Harry "Skip" Brandon

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Harry B. Brandon
Nationality American
Other names Skip Brandon
Alma mater
Occupation

Harry B. "Skip" Brandon founded Smith Brandon International, Inc. with Gene M. Smith in 1996. Smith Brandon International is a boutique corporate investigations and risk consulting firm based in Washington, D.C.[1] Brandon is currently COO of the company.[2] He is also a former deputy assistant director of national security and counterterrorism for the Federal Bureau of Investigation.[3] He retired from the FBI in 1993 after 23 years.[4]

Early Life and Education[edit]

Brandon is a native of Kansas.[5] He graduated from the University of New Mexico in 1964 with a B.A. in History. Following graduation, Brandon entered the United States Navy, where he served as a Commissioned Officer for six years, including a tour of duty in Vietnam as a Navy lieutenant.[5][6][7]

In 1970 Brandon earned a Master of Arts in International Relations from the University of Texas at Austin.[5]

Professional career[edit]

With the FBI[edit]

Brandon was appointed Special Agent of the FBI in 1970, assigned first to Norfolk, Virginia and then to Hartford, Connecticut. In 1975 he was transferred to San Juan, Puerto Rico, where he specialized in Cuban espionage.[5][8]

In 1977 Brandon returned to Washington, D.C. to serve in the Intelligence Division at FBI Headquarters in Washington, D.C. After five years there, he moved to the Madison, Wisconsin Resident Agency to serve as Supervisory Special Agent until 1984.[5]

Following a year at the National War College, he returned to Puerto Rico as Assistant Special Agent in Charge of the San Juan Division and later became the Special Agent in Charge. In 1990, Brandon was reassigned to FBI Headquarters as Deputy Assistant Director of the Intelligence Division, a role he would keep until leaving the Bureau in 1993.[5]

In his final assignment with the FBI, Brandon spent time working on projects in Poland and Russia and made frequent trips to Asia.[7][9]

Post-FBI[edit]

In 1996 Brandon founded Smith Brandon International with former CIA agent Gene M. Smith. The firm specializes in business intelligence, risk assessment and litigation support.[10] Brandon is currently COO of the company.[2]

In 1996, on one of his first assignments, Brandon traveled to Mindanao, an island of the Philippines, to negotiate a deal for his client, a North American mining company, with a rebel guerilla group. The client had come into conflict with the group, threatening its future operations. Brandon's meetings with the rebels were successful at securing his client's interests; the story, involving face-to-face descriptions of his meetings with the rebels armed with machine guns in remote parts of the jungle, was picked up by various news sources.[7][9][11][12]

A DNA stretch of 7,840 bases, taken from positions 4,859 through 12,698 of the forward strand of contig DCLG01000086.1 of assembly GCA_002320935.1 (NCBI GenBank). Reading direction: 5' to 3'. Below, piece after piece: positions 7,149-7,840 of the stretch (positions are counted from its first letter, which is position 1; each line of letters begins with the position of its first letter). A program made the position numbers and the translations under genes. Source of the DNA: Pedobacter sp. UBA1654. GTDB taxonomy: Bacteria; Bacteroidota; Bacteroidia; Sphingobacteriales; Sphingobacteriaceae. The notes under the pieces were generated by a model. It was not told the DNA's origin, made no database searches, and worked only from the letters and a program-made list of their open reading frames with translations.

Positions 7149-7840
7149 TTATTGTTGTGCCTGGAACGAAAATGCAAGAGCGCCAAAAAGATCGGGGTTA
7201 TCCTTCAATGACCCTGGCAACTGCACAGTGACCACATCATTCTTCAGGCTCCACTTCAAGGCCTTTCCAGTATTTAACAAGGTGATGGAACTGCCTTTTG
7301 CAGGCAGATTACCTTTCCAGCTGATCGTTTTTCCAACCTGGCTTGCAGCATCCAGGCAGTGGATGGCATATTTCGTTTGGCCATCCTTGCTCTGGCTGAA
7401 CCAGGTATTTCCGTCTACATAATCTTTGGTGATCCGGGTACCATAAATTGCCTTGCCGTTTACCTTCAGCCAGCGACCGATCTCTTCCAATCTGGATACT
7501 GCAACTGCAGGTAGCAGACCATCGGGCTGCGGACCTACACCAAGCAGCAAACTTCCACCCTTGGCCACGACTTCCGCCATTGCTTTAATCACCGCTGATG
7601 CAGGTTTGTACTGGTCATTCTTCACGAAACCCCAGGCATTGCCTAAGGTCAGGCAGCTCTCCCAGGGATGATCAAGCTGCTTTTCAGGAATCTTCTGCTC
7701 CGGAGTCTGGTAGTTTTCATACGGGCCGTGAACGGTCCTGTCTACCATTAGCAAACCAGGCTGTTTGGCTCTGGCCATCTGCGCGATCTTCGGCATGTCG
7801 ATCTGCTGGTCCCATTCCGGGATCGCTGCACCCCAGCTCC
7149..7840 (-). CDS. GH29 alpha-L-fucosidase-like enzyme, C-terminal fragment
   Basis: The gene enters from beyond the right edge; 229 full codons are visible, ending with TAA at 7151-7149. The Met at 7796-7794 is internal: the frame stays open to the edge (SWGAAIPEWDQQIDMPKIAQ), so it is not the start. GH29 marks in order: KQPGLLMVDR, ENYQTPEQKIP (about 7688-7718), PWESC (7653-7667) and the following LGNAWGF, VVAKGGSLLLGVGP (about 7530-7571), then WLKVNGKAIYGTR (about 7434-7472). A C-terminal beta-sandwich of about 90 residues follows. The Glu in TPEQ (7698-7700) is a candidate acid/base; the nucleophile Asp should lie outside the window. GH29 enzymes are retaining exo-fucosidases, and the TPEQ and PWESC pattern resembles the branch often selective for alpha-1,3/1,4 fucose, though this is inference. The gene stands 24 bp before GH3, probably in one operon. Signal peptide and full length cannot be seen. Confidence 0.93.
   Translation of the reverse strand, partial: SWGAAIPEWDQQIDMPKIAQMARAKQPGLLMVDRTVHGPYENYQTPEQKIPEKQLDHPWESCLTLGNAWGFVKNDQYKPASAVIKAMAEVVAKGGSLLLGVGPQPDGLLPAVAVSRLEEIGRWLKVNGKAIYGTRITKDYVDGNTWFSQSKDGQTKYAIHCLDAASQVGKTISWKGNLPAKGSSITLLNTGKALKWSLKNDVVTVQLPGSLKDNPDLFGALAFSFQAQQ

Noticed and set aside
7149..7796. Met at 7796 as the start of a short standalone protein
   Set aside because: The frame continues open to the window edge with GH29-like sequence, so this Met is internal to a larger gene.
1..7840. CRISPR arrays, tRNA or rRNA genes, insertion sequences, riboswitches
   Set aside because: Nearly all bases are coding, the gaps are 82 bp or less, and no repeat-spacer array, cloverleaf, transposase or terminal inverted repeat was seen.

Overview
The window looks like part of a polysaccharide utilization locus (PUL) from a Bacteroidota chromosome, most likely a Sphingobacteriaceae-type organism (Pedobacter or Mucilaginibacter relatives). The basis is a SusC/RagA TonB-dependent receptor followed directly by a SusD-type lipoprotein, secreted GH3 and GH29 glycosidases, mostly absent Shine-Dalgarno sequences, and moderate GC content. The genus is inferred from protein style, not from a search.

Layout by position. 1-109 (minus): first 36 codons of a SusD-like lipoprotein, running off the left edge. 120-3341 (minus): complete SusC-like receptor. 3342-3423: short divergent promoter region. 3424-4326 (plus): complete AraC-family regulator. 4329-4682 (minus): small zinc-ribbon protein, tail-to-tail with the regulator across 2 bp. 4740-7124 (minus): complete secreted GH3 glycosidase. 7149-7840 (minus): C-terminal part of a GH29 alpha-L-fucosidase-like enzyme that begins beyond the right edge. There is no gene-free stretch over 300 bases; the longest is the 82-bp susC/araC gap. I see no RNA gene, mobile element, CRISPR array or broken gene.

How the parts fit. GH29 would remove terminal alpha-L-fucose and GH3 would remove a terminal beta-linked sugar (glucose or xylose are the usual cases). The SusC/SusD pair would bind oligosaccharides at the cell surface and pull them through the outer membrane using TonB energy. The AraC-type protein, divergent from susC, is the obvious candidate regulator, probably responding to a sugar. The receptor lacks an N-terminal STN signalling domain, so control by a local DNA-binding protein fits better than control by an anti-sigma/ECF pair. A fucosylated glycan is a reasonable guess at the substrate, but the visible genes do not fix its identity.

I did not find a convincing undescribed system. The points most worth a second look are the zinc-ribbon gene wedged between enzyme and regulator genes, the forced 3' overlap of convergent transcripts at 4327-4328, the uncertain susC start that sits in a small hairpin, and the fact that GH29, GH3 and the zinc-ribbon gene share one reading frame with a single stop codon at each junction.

Personal life[edit]

Brandon is fluent in Spanish.[7]

He has appeared on various television and radio news programs, such as ABC News and NPR, to discuss counterterrorism and has contributed to various industry periodicals, such as the Harvard Business Review and The Economist.[2][3][3][10][13][14][15][16]

External links[edit]

References[edit]

  1. ^ "Frequently Asked Questions". Smith Brandon International. Retrieved February 11, 2013. 
  2. ^ a b c Brandon, Harry; Smith, Gene M. (March–April 1998). "Coping with Disaster: You Need a Plan". MiningVoice 4 (2): 23–27. 
  3. ^ a b c Brandon, Harry; Smith, Gene M. (March 1999). "Expert Advisor: Expect the Unexpected—Terrorism in Today's World". Crime Victims Litigation (The National Center of Victims of Crime) 6 (1): 10–11. 
  4. ^ Brandon, Harry (August 17, 2005). Talk of the Nation. Interview with Neil Conan. National Public Radio. WBUR. Boston, Massachusetts. Retrieved February 11, 2013. 
  5. ^ a b c d e f The Future of U.S. Antiterrorism Policy: Hearings and Markup of H. Res. 118, To Condemn the Release by the Government of Malta of Convicted Terrorist Mohammed Ali Rezaq, before the Subcommittee on International Security, International Organizations, and Human Rights of the Committee on Foreign Affairs. Washington, D.C.: U.S. Government Printing Office. 1993. p. 277. ISBN 0-16-043305-3. 
  6. ^ "Busy Phis". The Scroll of Phi Delta Theta (Phi Delta Theta Fraternity) 108 (5): 133. 1985. Retrieved February 27, 2013. 
  7. ^ a b c d Ripley, Amanda (July 31, 1998). "Rent-a-Spook". Washington City Paper. Retrieved February 11, 2013. 
  8. ^ Stein, Jeff (February 7, 2011). "Our Man in Havana". The Washington Post. Retrieved February 27, 2013. 
  9. ^ a b Stein, Jeff (March 1997). "Risky Business". Impact 21: 22–25. 
  10. ^ a b Finder, Joseph (2007). "The CEO's Private Investigation". Harvard Business Review (Harvard Business Publishing) 85 (10): 54. Retrieved February 16, 2013. 
  11. ^ Whitefield, Mimi (April 20, 1998). "Risk Analysts Cut a Path for Latin American Investors". The Miami Herald. 
  12. ^ Stein, Jeff (November 20, 1996). "The Dogs of Peace". Salon. Retrieved February 26, 2013. 
  13. ^ Thomas, Pierre (July 28, 2006). "Some Experts Fear Hezbollah Attack in United States". Retrieved February 26, 2013. 
  14. ^ Brandon, Harry (August 16, 2004). Can FBI & CIA Work Together?. Interview with Soledad O’Brien. CNN. Retrieved February 11, 2013. 
  15. ^ "Chief fiction officer". The Economist. August 23, 2007. Retrieved February 26, 2013. 
  16. ^ Leshan, Bruce (September 11, 2012). "On 11th Anniversary Of 9/11, Are We Safer?". Retrieved February 26, 2013.